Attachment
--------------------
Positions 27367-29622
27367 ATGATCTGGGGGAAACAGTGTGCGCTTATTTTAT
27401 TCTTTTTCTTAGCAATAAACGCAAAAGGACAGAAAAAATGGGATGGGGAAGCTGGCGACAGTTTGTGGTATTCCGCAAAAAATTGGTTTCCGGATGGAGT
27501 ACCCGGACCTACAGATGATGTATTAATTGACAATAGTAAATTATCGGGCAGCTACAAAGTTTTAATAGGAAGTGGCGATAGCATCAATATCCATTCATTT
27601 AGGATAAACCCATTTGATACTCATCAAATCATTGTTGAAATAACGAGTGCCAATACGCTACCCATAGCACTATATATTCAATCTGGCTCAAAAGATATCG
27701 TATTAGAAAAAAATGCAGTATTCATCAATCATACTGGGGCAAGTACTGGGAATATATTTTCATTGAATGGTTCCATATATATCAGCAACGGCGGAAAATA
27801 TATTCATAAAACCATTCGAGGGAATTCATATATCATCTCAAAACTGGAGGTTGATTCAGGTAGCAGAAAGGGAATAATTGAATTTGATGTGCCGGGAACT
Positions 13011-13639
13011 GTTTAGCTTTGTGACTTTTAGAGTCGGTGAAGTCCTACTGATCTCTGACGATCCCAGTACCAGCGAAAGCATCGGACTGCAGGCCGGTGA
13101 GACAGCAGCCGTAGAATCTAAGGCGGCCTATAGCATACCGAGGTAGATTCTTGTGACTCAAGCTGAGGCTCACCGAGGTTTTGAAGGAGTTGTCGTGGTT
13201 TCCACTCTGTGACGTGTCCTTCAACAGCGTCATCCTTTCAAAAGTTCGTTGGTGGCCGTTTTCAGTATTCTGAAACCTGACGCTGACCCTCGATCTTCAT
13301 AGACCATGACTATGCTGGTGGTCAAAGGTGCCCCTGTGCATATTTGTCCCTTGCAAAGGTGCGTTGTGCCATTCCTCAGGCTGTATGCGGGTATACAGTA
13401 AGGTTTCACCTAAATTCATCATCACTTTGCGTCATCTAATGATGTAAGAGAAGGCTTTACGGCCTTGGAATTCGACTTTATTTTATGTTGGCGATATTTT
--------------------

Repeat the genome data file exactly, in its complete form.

Positions 27367-29622
27367 ATGATCTGGGGGAAACAGTGTGCGCTTATTTTAT
27401 TCTTTTTCTTAGCAATAAACGCAAAAGGACAGAAAAAATGGGATGGGGAAGCTGGCGACAGTTTGTGGTATTCCGCAAAAAATTGGTTTCCGGATGGAGT
27501 ACCCGGACCTACAGATGATGTATTAATTGACAATAGTAAATTATCGGGCAGCTACAAAGTTTTAATAGGAAGTGGCGATAGCATCAATATCCATTCATTT
27601 AGGATAAACCCATTTGATACTCATCAAATCATTGTTGAAATAACGAGTGCCAATACGCTACCCATAGCACTATATATTCAATCTGGCTCAAAAGATATCG
27701 TATTAGAAAAAAATGCAGTATTCATCAATCATACTGGGGCAAGTACTGGGAATATATTTTCATTGAATGGTTCCATATATATCAGCAACGGCGGAAAATA
27801 TATTCATAAAACCATTCGAGGGAATTCATATATCATCTCAAAACTGGAGGTTGATTCAGGTAGCAGAAAGGGAATAATTGAATTTGATGTGCCGGGAACT
Positions 13011-13639
13011 GTTTAGCTTTGTGACTTTTAGAGTCGGTGAAGTCCTACTGATCTCTGACGATCCCAGTACCAGCGAAAGCATCGGACTGCAGGCCGGTGA
13101 GACAGCAGCCGTAGAATCTAAGGCGGCCTATAGCATACCGAGGTAGATTCTTGTGACTCAAGCTGAGGCTCACCGAGGTTTTGAAGGAGTTGTCGTGGTT
13201 TCCACTCTGTGACGTGTCCTTCAACAGCGTCATCCTTTCAAAAGTTCGTTGGTGGCCGTTTTCAGTATTCTGAAACCTGACGCTGACCCTCGATCTTCAT
13301 AGACCATGACTATGCTGGTGGTCAAAGGTGCCCCTGTGCATATTTGTCCCTTGCAAAGGTGCGTTGTGCCATTCCTCAGGCTGTATGCGGGTATACAGTA
13401 AGGTTTCACCTAAATTCATCATCACTTTGCGTCATCTAATGATGTAAGAGAAGGCTTTACGGCCTTGGAATTCGACTTTATTTTATGTTGGCGATATTTT